See the documentation supplied with the VERITAS Volume Manager and Solaris Volume Manager software. For more information about Sun StorEdge Traffic Manager, see your Solaris system administration documentation.

About RAID Technology


VERITAS Volume Manager and Solstice DiskSuite software support RAID technology to optimize performance, availability, and cost per user. RAID technology reduces recovery time in the event of file system errors, and increases data availability even in the event of a disk failure. There are several levels of RAID configurations that provide varying degrees of data availability with corresponding trade-offs in performance and cost. This section describes some of the most popular and useful of those configurations, including:
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Disk concatenation Disk striping (RAID 0) Disk mirroring (RAID 1) Disk striping with parity (RAID 5) Hot-spares

Disk Concatenation
Disk concatenation is a method for increasing logical volume size beyond the capacity of one disk drive by creating one large volume from two or more smaller drives. This lets you create arbitrarily large partitions.

Using this method, the concatenated disks are filled with data sequentially, with the second disk being written to when no space remains on the first, the third when no space remains on the second, and so on.

RAID 0: Disk Striping


Disk striping (RAID 0) is a technique for increasing system throughput by using several disk drives in parallel. Whereas in non-striped disks the operating system writes a single block to a single disk, in a striped arrangement, each block is divided and portions of the data are written to different disks simultaneously.

System performance using RAID 0 will be better than using RAID 1 or 5, but the possibility of data loss is greater because there is no way to retrieve or reconstruct data stored on a failed disk drive.

RAID 1: Disk Mirroring


Disk mirroring (RAID 1) is a technique that uses data redundancy--two complete copies of all data stored on two separate disks--to protect against loss of data due to disk failure. One logical volume is duplicated on two separate disks.

Whenever the operating system needs to write to a mirrored volume, both disks are updated. The disks are maintained at all times with exactly the same information. When the operating system needs to read from the mirrored volume, it reads from whichever disk is more readily accessible at the moment, which can result in enhanced performance for read operations. On the Sun Fire V440 server, you can configure hardware disk mirroring using the on-board Ultra-4 SCSI controller. This provides higher performance than with conventional software mirroring using volume management software. For more information, see:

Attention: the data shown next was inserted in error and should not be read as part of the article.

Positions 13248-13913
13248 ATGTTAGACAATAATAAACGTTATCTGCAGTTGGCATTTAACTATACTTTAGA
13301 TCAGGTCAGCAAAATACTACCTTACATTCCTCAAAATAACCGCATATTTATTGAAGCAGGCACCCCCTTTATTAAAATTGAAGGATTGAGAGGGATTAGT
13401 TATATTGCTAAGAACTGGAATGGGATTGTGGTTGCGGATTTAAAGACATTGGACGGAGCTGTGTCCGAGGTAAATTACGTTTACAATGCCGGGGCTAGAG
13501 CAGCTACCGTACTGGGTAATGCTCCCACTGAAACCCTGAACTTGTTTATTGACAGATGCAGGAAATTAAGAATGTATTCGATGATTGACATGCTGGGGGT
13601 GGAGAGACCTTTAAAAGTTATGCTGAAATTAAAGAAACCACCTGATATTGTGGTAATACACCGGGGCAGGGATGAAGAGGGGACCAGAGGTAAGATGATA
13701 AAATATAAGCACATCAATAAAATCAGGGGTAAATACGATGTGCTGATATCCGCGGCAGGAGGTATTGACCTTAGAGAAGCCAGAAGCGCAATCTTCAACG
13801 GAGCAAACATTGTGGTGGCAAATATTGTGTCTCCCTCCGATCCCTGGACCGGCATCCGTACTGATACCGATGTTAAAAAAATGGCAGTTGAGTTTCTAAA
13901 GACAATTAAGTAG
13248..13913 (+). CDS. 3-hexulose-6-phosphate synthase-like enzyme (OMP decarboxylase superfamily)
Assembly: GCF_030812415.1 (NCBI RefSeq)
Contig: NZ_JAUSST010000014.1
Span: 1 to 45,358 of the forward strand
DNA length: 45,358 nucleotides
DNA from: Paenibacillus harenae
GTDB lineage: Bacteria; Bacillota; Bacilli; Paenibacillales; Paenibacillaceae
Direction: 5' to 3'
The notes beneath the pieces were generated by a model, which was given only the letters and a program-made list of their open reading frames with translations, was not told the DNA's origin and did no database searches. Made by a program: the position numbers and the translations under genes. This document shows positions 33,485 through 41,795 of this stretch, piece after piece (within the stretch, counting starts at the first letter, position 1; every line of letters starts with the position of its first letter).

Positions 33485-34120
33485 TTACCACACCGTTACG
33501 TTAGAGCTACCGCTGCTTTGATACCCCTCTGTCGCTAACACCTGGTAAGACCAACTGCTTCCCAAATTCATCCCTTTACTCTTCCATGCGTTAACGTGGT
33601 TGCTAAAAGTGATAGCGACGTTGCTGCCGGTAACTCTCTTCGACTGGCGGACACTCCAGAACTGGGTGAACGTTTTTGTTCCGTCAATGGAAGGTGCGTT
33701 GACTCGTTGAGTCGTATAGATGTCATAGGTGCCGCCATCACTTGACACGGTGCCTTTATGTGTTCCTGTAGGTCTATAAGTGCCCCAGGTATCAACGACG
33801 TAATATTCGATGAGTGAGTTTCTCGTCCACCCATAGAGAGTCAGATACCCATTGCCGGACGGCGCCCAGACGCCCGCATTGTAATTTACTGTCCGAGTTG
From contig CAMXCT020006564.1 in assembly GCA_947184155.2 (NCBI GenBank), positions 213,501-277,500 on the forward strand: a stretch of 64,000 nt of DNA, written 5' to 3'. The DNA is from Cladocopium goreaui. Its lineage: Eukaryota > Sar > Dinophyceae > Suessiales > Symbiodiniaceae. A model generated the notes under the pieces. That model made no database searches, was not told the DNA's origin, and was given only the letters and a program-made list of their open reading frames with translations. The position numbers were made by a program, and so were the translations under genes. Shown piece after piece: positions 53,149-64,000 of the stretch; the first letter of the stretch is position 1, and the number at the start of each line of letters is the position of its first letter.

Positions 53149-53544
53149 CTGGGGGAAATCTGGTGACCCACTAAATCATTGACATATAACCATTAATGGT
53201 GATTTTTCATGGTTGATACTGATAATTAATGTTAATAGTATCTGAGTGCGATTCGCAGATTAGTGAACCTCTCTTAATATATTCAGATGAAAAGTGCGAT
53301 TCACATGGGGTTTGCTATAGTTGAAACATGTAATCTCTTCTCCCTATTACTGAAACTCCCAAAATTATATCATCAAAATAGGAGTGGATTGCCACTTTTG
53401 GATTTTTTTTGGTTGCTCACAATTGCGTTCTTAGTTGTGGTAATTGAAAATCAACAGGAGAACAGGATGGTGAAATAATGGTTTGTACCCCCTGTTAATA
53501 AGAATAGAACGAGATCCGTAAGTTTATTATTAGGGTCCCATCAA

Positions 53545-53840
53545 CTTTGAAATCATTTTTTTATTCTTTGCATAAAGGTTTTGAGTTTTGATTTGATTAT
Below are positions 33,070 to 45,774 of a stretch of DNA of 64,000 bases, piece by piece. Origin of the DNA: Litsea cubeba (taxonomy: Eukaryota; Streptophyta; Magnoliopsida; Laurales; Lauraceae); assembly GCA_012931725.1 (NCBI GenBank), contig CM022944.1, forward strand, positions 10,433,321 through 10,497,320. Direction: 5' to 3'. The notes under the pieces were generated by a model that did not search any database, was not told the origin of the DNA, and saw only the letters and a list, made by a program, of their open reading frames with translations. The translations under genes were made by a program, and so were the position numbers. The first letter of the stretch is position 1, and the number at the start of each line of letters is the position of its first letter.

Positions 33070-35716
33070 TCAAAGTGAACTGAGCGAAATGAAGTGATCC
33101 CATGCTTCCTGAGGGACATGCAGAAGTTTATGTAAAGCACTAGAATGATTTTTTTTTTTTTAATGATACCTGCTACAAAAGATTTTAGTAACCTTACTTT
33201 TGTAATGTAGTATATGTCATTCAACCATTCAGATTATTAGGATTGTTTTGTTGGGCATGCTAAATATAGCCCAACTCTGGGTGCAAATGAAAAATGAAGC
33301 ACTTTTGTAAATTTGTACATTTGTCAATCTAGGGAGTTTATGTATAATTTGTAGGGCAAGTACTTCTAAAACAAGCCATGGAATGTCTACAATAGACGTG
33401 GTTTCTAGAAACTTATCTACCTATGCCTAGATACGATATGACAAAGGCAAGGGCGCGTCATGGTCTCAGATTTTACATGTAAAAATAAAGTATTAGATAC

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How to Create a Hardware Disk Mirror How to Delete a Hardware Disk Mirror How to Perform a Mirrored Disk Hot-Plug Operation

RAID 1 offers the highest level of data protection, but storage costs are high, and write performance compared to RAID 0 or RAID 5 is reduced since all data must be stored twice.

RAID 5: Disk Striping With Parity

RAID 5 is an implementation of disk striping in which parity information is included with each disk write. The advantage of this technique is that if any one disk in a RAID 5 array fails, all the information about the failed drive can be reconstructed from the data and parity on the remaining disks. System performance using RAID 5 will fall between that of RAID 0 and RAID 1; however, RAID 5 provides limited data redundancy. If more than one disk fails, all data is lost.

Hot-Spares
In a hot-spares arrangement, one or more disk drives are installed in the system but are unused during normal operation. This configuration is also referred to as hot relocation. Should one of the active drives fail, the data on the failed disk is automatically reconstructed and generated on a hot-spare disk, enabling the entire data set to maintain its availability.

About Hardware Disk Mirroring


On the Sun Fire V440 server, the Ultra-4 SCSI controller supports internal hardware disk mirroring using the Solaris operating environment raidctl utility. A hardware disk mirror created under the raidctl utility behaves slightly differently than one created using volume management software. Under a software mirror, each device has its own entry in the virtual device tree, and read/write operations are performed to both virtual devices. Under hardware disk mirroring, only one device (the master) appears in the device tree. The mirrored device (the slave) is invisible to the operating system, and is accessed only by the Ultra4 SCSI controller.